I hope your week has been a good one so far. Ours has been wet…shockingly. Heck, we hadn’t had meaningful rain in a long time, but had over two inches on Tuesday night. We’re up to three inches on the week, and harvest is certainly slowed a bit due to this moisture. While I’m fortunate to be done with our own crops, if one of our neighbors needs help, I’m sure we’d be glad to do so. Otherwise, we’ll let this moisture soak in and get back to rippin some these tight soils. The heavy rains from this growing season early on showed up as we harvested, both from some bare spots and due to how much the yield dipped. With all this said, I’m hopeful everyone can get done with harvest without too much more rain. We are happy with some rain as dry as what it had been getting. I highly doubt we’ll know it rained much in a day or two…it will soak in quickly. Please keep us posted…we’d appreciate hearing how you’re getting along. firstname.lastname@example.org
The corn and bean markets continued their impressive run on Wednesday. With both corn and beans posting solid gains, the rally seems firmly in place for now. The funds continue to buy and with the interest in corn of late, we see strong markets for all three of the big ag commodities. There’s plenty of talk about South America getting some rain but even more about them getting a late start. The first crop coming in late should keep the US active in the world export market…but will also get the second crop (think safrinha corn) planted later than desired. With this La Nina fairly strong, it’s definitely made its mark on world weather…and may for some time. Outside markets were likely mixed in contribution. With crude dropping $1.67, Dec closed at $40.03 on the day. This was $1.56 off the high and 25 cents off the low. The Dollar settled .452 lower on the day at $93.599. The DOW wasn’t doing much and settled slightly lower, with a close at 28,134, down 48 points on the day.
Corn – The corn market continues to race higher with solid gains posted once again on Wednesday. December corn closed up a nickel at $4.13 ¾. This was a penny and a half off the high and 6 cents off the low of the day. The EIA report from the Department of Energy showed corn usage for ethanol off a bit at just under 91 million bushels on the week. Demand remains solid for ethanol which is quite important considering demand otherwise is stout as can be. Exports have been nothing short of phenomenal to this point in the marketing year, with Chinese business obviously contributing heavily. I know many of you don’t want to ‘re-own’ at the high…I certainly understand that thought. However, many have re-owned at what they thought the high was for the last few weeks. The bottom line is this…if you want to retain ownership, do so in a smart fashion without risking too much. July call spreads with a wide window have performed well. The basis levels have remained strong while spreads and carry has evaporated…the market wants the corn now. With that being said, it’s a bull market…therefore, why me and my team like selling corn and keeping ownership. It’s good business locking in net income with a chance for more if the market continues on this run. Last thing on corn…and along the lines of profitability is to keep a close eye on Dec21…which traded over $4 on Wednesday. Given bargain fertilizer prices, it makes good sense to get started somewhere in here.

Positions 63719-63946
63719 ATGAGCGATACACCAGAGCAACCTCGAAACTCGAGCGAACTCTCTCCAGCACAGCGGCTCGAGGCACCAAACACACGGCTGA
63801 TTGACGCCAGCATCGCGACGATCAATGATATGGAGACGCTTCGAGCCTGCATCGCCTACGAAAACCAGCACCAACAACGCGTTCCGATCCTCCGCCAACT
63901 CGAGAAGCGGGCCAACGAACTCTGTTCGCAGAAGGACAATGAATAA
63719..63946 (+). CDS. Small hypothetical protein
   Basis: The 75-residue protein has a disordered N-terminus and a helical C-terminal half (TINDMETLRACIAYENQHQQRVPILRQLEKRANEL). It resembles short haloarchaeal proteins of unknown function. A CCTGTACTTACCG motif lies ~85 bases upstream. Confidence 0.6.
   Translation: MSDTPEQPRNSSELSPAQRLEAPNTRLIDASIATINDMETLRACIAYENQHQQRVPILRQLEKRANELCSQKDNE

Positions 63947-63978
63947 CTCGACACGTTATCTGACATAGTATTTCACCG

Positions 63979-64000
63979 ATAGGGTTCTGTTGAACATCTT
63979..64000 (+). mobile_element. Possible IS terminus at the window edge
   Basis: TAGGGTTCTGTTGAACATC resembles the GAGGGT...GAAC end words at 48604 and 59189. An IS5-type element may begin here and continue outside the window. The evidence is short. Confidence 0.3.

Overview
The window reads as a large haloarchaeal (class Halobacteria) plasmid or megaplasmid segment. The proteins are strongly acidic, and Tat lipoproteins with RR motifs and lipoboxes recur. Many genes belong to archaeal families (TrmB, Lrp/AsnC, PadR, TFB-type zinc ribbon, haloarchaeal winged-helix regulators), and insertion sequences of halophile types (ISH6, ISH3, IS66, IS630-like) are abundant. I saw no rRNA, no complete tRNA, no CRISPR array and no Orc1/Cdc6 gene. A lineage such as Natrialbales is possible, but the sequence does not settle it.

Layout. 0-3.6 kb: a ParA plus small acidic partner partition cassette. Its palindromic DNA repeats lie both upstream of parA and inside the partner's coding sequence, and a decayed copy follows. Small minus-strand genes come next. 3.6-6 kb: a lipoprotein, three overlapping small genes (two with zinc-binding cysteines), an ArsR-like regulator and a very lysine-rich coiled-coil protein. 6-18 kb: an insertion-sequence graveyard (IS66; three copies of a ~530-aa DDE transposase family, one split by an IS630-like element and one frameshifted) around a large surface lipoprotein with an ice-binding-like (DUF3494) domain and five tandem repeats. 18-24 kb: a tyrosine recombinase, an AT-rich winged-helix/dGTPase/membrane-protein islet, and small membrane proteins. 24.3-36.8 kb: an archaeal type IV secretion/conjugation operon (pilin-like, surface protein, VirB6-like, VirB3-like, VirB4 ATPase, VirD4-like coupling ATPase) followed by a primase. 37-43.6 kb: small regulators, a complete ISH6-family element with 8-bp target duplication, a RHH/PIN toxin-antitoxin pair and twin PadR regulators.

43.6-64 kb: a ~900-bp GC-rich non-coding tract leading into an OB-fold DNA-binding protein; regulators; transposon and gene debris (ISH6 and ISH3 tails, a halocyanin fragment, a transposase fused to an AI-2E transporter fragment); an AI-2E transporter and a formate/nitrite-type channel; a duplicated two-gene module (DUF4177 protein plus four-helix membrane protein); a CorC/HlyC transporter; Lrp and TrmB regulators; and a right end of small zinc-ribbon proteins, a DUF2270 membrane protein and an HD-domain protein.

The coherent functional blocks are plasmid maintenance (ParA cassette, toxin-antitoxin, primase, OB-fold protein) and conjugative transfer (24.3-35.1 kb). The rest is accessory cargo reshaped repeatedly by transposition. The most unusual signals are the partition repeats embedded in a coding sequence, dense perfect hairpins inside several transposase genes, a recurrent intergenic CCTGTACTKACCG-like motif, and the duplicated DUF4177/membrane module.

Soybeans – Soybeans had another good day, continuing a strong run for the week. November beans settled up 8 cents at $10.72. The close was a nickel off the high and 7 ¾ cents off the low of the day. The bean market hasn’t been as ‘on fire’ as it was, but these nice, steady gains are tough to beat as well. With plenty of concern about world weather, particularly in South America, the US is looked to as the place to go for soybeans. Many continue to question if the USDA will tinker with bean yields from here given how dry the end to the growing season was. Plenty of chatter around the market has centered around yields that dropped off for many on later-planted beans. As one could assume, the early-planted beans again were better yielding in many environments here in 2020. Keep an eye on Nov21 as we got within 15 cents of $10…it would be smart to start selling a little bit given the profitability we can lock in.
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